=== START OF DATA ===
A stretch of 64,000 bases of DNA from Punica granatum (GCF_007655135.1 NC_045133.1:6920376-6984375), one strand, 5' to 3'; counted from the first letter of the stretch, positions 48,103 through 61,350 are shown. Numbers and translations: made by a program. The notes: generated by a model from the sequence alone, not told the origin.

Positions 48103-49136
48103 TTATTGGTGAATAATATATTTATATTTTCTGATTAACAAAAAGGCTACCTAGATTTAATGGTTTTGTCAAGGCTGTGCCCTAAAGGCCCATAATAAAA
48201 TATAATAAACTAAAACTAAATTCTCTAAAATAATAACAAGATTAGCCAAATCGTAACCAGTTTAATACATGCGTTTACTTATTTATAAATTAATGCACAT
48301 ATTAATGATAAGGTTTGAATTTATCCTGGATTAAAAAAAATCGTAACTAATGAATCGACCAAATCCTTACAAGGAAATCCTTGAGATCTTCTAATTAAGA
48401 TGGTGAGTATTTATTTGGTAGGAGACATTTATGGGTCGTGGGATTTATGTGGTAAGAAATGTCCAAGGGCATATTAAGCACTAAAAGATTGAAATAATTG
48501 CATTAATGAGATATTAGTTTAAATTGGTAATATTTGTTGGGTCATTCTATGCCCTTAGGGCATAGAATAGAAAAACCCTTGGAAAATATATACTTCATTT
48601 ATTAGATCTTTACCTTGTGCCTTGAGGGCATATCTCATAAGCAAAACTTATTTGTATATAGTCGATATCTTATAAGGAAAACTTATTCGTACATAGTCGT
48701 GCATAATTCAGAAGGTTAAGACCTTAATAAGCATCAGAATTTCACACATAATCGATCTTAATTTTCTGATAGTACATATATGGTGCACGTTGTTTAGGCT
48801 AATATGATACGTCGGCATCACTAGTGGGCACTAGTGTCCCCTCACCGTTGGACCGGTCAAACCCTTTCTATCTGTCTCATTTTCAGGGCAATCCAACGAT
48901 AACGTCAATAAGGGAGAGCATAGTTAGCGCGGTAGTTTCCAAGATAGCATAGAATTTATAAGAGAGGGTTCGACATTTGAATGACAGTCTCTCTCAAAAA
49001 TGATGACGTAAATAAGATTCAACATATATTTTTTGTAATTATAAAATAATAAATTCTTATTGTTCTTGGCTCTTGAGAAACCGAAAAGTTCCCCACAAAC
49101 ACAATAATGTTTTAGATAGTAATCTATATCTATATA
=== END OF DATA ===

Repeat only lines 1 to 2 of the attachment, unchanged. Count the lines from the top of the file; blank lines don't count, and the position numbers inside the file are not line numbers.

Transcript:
A stretch of 64,000 bases of DNA from Punica granatum (GCF_007655135.1 NC_045133.1:6920376-6984375), one strand, 5' to 3'; counted from the first letter of the stretch, positions 48,103 through 61,350 are shown. Numbers and translations: made by a program. The notes: generated by a model from the sequence alone, not told the origin.

Positions 48103-49136